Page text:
The Glenville project was managed by the Delaware Department of Transportation (DelDOT). The project initially met two primary needs: it rescued a community desperately in need of help with flooding problems that posed immediate health and safety concerns; and provided DelDOT with wetland mitigation banking credits for use on anticipated projects in northern New Castle County. The use of the Glenville Mitigation Site resulted from the DelDOT Glenville Reinvestment Project Initiative after multiple storm events caused widespread flooding and damage to roads, buildings and structures in the Glenville community.
Using Federal, State, and county funds, the project involved the purchase and demolition of 158 homes all within the 100 year floodplain of Red Clay Creek. After hurricane flooding in mid-September 2003, 145 out of the 194 homes in the community were ruled unsafe. Many homeowners would have been left without a means to find another home due to the unacceptable timeframe of sending checks to homeowners from the Federal Emergency Management Agency (FEMA) and a lack of relocation assistance through FEMA. Governor Ruth Minner decided that the State of Delaware would take the lead and worked with New Castle County, FHWA and multiple state government agencies to secure the $36 million needed to carry out the purchase, demolition, and relocation of the neighborhood. The project became a joint agency effort to aid the residents as well as assess the feasibility of the potential use of Glenville for flood reduction. The data collected revealed that the site's characteristics would provide flood storage for large storm events and the site was also conductive as a wetland habitat and as an important location for the creation of wildlife habitat to minimize habitat fragmentation and provide an area of refuge for important wildlife species.
The Glenville Wetlands Mitigation Bank - Fox Point State Park Expansion Project was chosen for this nomination because of its teamwork, leadership, ingenuity, innovation, and outstanding task completion with major cost savings to the taxpayers of Delaware. It created the first, large wetland mitigation bank in the State and helped to achieve a major State park expansion. The project was able to save the Delaware Department of Natural Resources and Environmental Control (DNREC) $2.5 million in material costs and DelDOT saved $500,000 in disposal costs. The citizens of Delaware saved $3 million as well as obtaining a new park, flood mitigation, and a new housing community along the Red Clay Creek area. The Glenville project will become one of the few urban wetland banks in the country. It will create 22 acres of wetlands, restore 26 acres of wetlands, and create a 20 acre buffer. The expanded Fox Point Park will provide new parking, restroom facilities, trails, a scenic overlook, and landscaping. Visitors to the park will have access to over 55 acres along the Delaware River that will be suitable for walking, jogging, biking, and picnicking. The success of the Glenville Wetlands Mitigation Bank and Fox Point State Park Expansion projects depended on open communication, innovative ideas, strong leadership, clear organizational goals, a focus on team goals, and agency collaboration.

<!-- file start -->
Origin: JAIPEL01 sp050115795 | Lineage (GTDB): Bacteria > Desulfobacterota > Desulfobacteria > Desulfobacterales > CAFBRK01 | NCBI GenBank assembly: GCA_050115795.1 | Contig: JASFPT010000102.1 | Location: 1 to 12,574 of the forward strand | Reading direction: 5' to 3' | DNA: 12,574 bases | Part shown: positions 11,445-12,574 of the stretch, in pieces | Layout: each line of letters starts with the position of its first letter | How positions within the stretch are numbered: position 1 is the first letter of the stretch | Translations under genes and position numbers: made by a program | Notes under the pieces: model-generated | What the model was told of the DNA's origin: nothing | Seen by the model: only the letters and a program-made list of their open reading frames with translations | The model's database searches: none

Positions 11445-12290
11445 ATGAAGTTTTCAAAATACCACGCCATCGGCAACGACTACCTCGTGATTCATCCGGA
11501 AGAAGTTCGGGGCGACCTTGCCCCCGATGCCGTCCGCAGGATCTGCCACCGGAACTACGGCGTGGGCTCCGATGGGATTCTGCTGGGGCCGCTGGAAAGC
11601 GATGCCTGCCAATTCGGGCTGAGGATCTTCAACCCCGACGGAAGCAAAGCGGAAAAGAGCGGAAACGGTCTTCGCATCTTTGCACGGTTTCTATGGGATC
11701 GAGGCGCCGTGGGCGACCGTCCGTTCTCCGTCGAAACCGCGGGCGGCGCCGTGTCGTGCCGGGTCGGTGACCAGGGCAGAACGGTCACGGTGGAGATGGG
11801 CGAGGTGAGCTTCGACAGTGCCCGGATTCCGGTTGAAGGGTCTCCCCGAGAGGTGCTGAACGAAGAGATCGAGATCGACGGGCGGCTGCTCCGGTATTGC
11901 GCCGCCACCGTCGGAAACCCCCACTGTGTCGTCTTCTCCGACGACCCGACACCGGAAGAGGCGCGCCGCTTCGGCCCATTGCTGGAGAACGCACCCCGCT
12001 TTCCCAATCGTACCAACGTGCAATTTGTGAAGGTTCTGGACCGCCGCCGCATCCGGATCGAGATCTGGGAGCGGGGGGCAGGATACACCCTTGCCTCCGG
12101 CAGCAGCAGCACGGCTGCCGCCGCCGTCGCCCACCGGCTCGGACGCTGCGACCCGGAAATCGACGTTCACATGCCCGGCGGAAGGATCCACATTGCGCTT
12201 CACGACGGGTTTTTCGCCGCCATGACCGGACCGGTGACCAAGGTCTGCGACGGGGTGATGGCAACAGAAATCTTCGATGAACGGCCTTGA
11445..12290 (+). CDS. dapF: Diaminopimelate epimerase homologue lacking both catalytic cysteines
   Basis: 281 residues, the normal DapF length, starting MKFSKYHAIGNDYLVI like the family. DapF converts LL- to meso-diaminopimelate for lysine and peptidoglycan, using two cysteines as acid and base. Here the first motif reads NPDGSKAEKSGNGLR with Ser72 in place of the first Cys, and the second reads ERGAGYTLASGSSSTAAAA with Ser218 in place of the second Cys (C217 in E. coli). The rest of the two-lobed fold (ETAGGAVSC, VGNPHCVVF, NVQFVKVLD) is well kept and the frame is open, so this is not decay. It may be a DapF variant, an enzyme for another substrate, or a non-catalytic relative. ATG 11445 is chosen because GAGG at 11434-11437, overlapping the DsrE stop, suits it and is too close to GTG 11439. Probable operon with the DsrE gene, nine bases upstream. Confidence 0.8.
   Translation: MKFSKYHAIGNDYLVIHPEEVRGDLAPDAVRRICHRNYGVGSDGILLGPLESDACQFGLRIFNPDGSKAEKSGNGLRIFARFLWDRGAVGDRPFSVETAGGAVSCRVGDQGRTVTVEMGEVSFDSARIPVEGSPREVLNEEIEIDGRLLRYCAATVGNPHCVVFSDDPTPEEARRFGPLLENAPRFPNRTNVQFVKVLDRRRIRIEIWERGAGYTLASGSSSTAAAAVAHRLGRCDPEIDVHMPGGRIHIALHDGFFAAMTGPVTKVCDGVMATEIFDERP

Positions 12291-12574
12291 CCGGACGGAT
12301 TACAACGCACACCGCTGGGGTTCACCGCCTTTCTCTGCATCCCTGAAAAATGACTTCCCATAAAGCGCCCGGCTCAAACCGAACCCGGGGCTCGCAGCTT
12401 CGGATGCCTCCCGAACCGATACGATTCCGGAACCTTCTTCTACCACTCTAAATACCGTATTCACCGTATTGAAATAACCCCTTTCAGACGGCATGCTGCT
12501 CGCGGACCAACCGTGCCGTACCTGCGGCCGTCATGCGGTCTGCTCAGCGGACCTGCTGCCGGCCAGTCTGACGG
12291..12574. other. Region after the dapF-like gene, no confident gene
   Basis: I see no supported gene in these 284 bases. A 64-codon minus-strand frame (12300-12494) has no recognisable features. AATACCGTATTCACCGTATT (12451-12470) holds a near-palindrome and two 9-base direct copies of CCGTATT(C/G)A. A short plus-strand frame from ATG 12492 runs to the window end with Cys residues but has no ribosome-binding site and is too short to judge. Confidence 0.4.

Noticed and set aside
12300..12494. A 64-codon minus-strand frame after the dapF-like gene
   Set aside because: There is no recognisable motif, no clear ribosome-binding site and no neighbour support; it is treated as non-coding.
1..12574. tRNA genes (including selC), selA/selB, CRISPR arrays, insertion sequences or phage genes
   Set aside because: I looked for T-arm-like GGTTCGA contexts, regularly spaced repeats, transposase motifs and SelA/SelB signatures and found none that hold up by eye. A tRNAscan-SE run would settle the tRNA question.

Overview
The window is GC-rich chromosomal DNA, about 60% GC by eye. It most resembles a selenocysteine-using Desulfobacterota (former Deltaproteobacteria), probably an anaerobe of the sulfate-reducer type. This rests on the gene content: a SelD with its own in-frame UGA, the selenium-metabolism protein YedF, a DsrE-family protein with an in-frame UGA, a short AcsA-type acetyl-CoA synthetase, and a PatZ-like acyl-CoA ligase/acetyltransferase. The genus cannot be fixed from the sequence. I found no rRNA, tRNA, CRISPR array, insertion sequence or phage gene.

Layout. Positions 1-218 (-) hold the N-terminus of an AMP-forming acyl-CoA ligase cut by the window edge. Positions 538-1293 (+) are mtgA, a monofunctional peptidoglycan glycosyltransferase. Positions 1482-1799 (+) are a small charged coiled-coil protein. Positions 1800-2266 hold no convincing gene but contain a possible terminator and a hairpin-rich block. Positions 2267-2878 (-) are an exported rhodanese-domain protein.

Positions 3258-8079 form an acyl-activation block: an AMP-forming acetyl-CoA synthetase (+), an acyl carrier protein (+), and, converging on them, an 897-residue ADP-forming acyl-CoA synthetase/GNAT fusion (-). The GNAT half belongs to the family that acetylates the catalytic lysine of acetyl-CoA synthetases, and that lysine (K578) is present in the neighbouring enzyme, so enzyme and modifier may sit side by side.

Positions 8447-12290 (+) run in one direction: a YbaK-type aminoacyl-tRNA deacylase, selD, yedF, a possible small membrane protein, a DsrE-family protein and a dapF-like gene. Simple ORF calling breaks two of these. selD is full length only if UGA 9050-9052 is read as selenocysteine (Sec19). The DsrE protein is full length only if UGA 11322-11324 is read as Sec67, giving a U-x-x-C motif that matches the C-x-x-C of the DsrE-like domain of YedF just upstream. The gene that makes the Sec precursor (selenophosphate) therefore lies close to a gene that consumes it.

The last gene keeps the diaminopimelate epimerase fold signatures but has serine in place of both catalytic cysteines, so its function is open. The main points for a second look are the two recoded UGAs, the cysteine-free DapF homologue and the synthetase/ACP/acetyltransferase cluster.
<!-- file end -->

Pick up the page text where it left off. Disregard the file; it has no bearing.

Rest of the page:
The Glenville Wetlands Mitigation Bank - Fox Point State Park Expansion Project received the Governors Excellence Award of 2008 and was announced as the recipient of the 2009 FHWA Environmental Excellence Award in the Ecology, Habitat and Wildlife category. The projects help to sustain and restore a natural system and their functions and values; develop two resource locations within a landscape context; use the best available science in ecosystem and habitat conservation; and provide a clear example of innovative environmental solutions by a transportation agency in collaboration with the State's environmental resource agency.